Imagine living in a space that measures a mere 168 square feet, more than 14 times smaller than the average American home. That’s the reality for one family of four who, for the past year, has been living in their “Tiny House” tucked away in the rural mountains of Virginia. It’s here, they say, that they’ve truly learned how less can be so much more. In fact, in just one year the family has managed to save about $3,000 a month by downsizing in more ways than one.
The move began when Hari, her husband Karl and their two young children Archer and Ella were forced to give up their 1,500 square foot home last year due to financial struggles. Hari and Karl decided to take matters into their own hands, literally, by building their new tiny house with just $13,000 in materials found on Craigslist. Karl’s a bit of a handyman, to say the least. His parents helped build homes for a living and he learned the ropes at a young age.
The Tiny House is temporary. The end goal, they say, is to save enough to one day build a bigger home, one that’s 100% mortgage-free. And with the amount they’ve saved so far, they’re right on schedule to do so.
“We’re about to enter the first phase of building our new home, which is a 16x24 completion with wings so we can add onto it the more we save,” says Karl. “In the end, it’s going to measure 1,000 square feet and we’re going to build it on the same land.”
I first met Hari and Karl on The Anderson Show earlier this year. Fascinated by their story, I ventured to their home in Virginia with my Financially Fit team to see it for ourselves and learn ways we can all downsize.
Living in much smaller quarters, Hari says, has encouraged the family to be more conscious about how they spend in various ways. “Our lifestyle, how we eat, our entertainment…all that has changed as a result of living here,” she says.
For starters, the family has recently begun growing their own fruits and vegetables which lets them to eat healthier, cut down their carbon footprint and slash their grocery bill. “I’m not the best gardener, but I’m trying…learning and making mistakes all the way. That’s how you get good at it,” she says.
Hari has also been “upcycling,” as she calls it. It’s the act of taking something old and breathing new life into it. “I made one of our rugs out of some old sheets. They actually fit the house much nicer than if I had gotten something from the store, ” she says.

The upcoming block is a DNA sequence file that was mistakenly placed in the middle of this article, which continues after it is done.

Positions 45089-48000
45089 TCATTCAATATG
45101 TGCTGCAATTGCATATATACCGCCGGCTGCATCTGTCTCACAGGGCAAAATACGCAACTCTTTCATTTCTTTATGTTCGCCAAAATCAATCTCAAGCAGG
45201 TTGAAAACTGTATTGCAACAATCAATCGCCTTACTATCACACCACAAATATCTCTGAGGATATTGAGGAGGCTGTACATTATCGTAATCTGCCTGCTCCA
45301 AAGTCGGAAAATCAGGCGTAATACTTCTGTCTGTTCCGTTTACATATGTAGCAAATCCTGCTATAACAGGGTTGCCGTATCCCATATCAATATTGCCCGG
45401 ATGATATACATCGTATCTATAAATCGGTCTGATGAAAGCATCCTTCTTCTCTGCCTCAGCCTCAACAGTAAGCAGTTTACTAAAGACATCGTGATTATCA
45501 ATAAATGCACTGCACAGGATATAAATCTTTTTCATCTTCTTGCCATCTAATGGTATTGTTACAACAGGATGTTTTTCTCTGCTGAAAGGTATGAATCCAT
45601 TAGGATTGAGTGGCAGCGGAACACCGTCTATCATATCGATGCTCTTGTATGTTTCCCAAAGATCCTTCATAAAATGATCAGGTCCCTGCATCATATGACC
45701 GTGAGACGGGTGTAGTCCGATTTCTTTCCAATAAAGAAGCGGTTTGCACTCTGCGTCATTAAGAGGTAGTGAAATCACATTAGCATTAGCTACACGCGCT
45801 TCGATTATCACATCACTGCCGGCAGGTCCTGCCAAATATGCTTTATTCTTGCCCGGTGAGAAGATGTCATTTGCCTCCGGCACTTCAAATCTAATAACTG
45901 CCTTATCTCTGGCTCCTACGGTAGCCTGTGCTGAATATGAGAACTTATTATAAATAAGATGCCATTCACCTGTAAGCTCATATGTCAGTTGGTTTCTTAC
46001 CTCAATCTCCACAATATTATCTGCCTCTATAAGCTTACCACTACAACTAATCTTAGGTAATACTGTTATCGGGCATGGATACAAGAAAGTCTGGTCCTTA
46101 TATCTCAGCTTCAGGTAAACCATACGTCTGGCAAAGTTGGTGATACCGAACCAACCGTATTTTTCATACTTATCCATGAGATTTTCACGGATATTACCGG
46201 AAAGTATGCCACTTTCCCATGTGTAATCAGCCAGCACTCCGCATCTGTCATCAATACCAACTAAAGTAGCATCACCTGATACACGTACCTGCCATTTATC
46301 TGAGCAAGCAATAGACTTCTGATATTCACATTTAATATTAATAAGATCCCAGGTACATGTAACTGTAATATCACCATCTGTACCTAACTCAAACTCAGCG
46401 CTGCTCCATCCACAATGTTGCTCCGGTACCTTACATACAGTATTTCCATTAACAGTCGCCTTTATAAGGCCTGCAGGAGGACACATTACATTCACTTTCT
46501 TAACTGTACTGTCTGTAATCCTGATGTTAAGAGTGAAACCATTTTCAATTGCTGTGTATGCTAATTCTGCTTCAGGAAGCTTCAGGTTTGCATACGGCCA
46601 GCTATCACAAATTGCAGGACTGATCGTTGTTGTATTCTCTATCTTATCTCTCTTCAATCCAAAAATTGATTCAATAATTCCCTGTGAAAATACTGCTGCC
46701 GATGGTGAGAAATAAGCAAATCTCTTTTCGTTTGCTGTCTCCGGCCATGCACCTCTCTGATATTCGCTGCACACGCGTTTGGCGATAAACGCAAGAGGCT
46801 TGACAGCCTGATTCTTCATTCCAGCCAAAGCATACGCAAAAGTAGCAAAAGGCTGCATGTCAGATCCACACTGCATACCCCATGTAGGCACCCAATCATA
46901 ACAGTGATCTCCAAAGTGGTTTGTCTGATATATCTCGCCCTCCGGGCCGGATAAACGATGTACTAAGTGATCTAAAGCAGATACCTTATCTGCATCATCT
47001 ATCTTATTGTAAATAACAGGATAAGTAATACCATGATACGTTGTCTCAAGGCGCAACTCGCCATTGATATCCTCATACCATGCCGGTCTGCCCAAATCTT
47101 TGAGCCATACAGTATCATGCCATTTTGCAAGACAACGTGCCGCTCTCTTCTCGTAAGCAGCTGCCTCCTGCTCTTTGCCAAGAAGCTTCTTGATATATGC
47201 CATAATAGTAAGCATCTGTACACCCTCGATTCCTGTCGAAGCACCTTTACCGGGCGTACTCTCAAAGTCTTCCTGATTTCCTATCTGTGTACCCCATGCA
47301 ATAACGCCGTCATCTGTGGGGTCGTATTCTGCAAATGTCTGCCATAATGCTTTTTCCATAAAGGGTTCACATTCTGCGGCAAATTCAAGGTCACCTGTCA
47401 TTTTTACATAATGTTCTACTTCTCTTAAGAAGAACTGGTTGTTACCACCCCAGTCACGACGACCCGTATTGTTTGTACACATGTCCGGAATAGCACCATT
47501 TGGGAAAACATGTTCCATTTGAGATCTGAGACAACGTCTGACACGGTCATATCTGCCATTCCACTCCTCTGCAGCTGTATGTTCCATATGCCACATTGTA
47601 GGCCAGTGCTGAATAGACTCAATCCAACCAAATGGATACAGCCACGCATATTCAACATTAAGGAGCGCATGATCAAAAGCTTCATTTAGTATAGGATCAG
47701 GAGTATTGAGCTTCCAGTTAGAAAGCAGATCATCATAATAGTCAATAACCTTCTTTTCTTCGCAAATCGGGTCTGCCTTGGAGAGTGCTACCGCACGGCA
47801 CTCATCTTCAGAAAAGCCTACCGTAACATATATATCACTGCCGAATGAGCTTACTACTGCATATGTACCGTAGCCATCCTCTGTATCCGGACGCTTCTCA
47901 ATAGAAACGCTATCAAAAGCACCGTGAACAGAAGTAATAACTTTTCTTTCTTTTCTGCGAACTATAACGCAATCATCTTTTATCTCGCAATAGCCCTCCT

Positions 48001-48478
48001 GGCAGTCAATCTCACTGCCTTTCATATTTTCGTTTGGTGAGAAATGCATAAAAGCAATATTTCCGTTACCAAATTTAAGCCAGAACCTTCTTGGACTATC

Both Hari and Karl recently changed jobs, but not for more money. In fact, they’ll be earning less than in their previous positions. Karl is enjoying better working conditions at a new restaurant, and Hari left teaching to pursue a career in non-profit. Being able to afford a career you love and pursuing a passion rather than a paycheck, they’ve learned, is just an added benefit to having savings and no debt. Both have more flexible hours in their new jobs, which provides more time for Karl for to work on the next house and Hari to devote to her burgeoning blog, TinyHouseFamily.com.
Their children also seem keen to the transition. Mom and dad are happy to report fewer requests for video games and toys, now that the kids are busy playing outdoors on their three-acre property.
Still another lesson that’s stemmed from the family's overall tiny experience, is that when you choose to live modestly, it helps to have a support system along the way. “If you’re trying to downsize but are surrounded by friends who are outfitting themselves with the latest gadgets and fashions, it makes it difficult," says Hari. "We’re lucky to have like-minded neighbors and have found that when your friends and family are on the same page as you, making a big-time adjustment like this is much easier,” she says.
What do you think of Hari and Karl’s Tiny House? What are some ways you’re downsizing your life? Connect with me on Twitter @Farnoosh and use the hashtag #finfit